19 Dec 1994
TL;DR: In this article, test vectors for a circuit containing both logic gates and memory blocks are evaluated by applying candidate test vectors to good and faulty versions of the circuit in a computer simulation.
Abstract: Test vectors for a circuit containing both logic gates and memory blocks are evaluated by applying candidate test vectors to good and faulty versions of the circuit in a computer simulation. The functions of the gates and interconnections in the circuit are stored in memory and the operation of the good and faulty circuits is simulated concurrently. During the simulation, a memory record is created for storing the state of a circuit element in a faulty circuit if the fault is visible at the element. Such records are removed when no longer needed, which speeds up the simulation. A multiprocessor in a pipeline configuration is disclosed for performing the simulation. A first branch in the pipeline simulates the logic gates in the circuit; a second branch simulates the memory blocks.
••28 Apr 1996
TL;DR: Various classes of segment delay fault tests are defined that offer a trade-off between fault coverage and quality and are presented as an efficient algorithm to compute the number of segments of any possible length in a circuit.
Abstract: We propose a segment delay fault model to represent any general delay defect ranging from a spot defect to a distributed defect. The segment length, L, is a parameter that can be chosen based on available statistics about the types of manufacturing defects. Once L is chosen, the fault list contains all segments of length L and paths whose entire lengths are less than L. Both rising and falling transitions at the origin of segments are considered. Choosing segments of a small length can prevent an explosion of the number of faults considered. At the same time, a defect over a segment may be large enough to affect any path passing through it. We present an efficient algorithm to compute the number of segments of any possible length in a circuit. We define various classes of segment delay fault tests-robust, transition, and non-robust-that offer a trade-off between fault coverage and quality.
TL;DR: In this article, the authors examine the developments in IC testing from the historic, current status and future view points and relate new test paradigms that have the potential to fundamentally alter the methods used to test mixed-signal and RF parts.
Abstract: Integrated circuit (IC) testing for quality assurance is approaching 50% of the manufacturing costs for some complex mixed-signal ICs. For many years the market growth and technology advancements in digital ICs were driving the developments in testing. The increasing trend to integrate information acquisition and digital processing on the same chip has spawned increasing attention to the test needs of mixed-signal ICs. The recent advances in wireless communications indicate a trend toward the integration of the RF and baseband mixed signal technologies. In this paper we examine the developments in IC testing from the historic, current status and future view points. In separate sections we address the testing developments for digital, mixed signal and RF ICs. With these reviews as context, we relate new test paradigms that have the potential to fundamentally alter the methods used to test mixed-signal and RF parts.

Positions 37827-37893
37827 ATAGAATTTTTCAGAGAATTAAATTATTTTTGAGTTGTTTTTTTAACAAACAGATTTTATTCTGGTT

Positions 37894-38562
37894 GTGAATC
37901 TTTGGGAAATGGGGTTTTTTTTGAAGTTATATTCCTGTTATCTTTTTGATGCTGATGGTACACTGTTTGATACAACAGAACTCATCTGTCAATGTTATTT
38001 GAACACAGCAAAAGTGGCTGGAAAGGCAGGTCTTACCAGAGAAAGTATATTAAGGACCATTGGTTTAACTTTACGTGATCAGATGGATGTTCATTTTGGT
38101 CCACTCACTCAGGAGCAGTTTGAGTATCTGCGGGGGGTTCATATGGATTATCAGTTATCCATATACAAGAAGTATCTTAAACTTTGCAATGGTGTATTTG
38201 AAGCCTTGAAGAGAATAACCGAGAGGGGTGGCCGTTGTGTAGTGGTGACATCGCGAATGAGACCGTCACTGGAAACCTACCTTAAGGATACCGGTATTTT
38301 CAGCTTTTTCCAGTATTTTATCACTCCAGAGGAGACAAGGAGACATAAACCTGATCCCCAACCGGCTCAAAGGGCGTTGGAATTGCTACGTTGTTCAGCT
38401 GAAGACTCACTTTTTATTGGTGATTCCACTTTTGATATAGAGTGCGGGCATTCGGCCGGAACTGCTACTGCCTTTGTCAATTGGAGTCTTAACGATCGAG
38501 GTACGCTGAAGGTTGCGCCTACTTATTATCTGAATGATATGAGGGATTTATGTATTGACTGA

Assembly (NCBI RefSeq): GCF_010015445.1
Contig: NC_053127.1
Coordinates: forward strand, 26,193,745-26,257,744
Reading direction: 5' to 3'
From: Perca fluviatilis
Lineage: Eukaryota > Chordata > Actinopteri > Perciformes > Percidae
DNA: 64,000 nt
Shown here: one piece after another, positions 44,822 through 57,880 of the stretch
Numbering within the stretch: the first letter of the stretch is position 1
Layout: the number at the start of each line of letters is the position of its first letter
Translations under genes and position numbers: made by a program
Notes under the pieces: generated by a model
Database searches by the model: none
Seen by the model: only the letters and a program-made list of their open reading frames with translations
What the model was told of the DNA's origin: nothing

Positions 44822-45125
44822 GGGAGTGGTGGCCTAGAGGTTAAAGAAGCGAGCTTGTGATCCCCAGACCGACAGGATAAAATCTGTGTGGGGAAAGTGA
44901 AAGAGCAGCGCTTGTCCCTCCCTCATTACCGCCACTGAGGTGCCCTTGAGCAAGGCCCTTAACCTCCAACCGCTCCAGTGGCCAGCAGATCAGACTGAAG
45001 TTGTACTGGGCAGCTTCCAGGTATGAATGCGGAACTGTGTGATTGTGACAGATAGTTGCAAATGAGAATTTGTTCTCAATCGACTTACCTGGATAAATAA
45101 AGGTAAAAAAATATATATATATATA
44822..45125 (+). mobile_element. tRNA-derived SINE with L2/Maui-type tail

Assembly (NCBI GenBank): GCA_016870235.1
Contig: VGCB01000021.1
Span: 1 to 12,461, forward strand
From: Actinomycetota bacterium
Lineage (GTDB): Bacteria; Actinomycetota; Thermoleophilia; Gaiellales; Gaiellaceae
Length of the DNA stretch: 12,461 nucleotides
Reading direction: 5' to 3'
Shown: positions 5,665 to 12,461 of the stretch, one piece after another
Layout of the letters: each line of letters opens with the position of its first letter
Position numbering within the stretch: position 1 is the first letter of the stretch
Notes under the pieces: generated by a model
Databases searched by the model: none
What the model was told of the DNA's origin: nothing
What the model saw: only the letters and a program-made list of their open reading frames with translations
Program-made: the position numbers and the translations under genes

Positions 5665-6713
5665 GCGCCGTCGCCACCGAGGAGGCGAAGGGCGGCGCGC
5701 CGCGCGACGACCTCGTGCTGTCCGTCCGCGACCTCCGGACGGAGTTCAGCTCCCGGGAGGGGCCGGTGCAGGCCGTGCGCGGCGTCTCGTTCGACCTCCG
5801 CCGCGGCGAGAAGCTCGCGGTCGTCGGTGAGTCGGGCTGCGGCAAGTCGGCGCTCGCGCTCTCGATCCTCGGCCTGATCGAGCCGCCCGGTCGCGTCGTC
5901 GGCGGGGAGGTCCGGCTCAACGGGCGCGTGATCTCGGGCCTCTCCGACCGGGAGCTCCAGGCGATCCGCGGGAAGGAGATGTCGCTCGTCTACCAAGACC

••13 Jun 2005
TL;DR: Effective logic soft error protection requires solutions to the following three problems: accurate soft error rate estimation for combinational logic networks; automated estimation of system effects of logic soft errors, and identification of regions in a design that must be protected.
Abstract: Logic soft errors are radiation induced transient errors in sequential elements (flip-flops and latches) and combinational logic. Robust enterprise platforms in sub-65nm technologies require designs with built-in logic soft error protection. Effective logic soft error protection requires solutions to the following three problems: (1) accurate soft error rate estimation for combinational logic networks; (2) automated estimation of system effects of logic soft errors, and identification of regions in a design that must be protected; and, (3) new cost-effective techniques for logic soft error protection, because classical fault-tolerance techniques are very expensive.
••21 Oct 1995
TL;DR: This paper classifies path-delay faults into three categories: singly-testable (ST), multiply- testable (MT), and singly -dependent (ST-dependent) by a procedure using any unaltered single stuck fault test generation tool.
Abstract: In this paper, we classify path-delay faults into three categories: singly-testable (ST), multiply-testable (MT), and singly-testable dependent (ST-dependent). All ST faults are guaranteed detection in the case of a single fault, and some may be guaranteed detection through robust and validatable non-robust tests even in the case of multiple faults. An ST-dependent fault can affect the circuit speed only if certain ST faults are present. Thus, if the ST faults are tested, the ST-dependent faults need not be tested. MT faults cannot be guaranteed detection, but affect the speed only if delay faults simultaneously exist on a set of paths none of which is ST. We classify all path-delay faults into the three categories by a procedure using any unaltered single stuck fault test generation tool. We use only two runs of this tool on a network derived from the original network. As a by-product of this process, we generate single and multiple input change delay tests for all testable faults. With these tests, we expect that most defective circuits are identified. Examples and results on ISCAS'89 benchmarks are presented.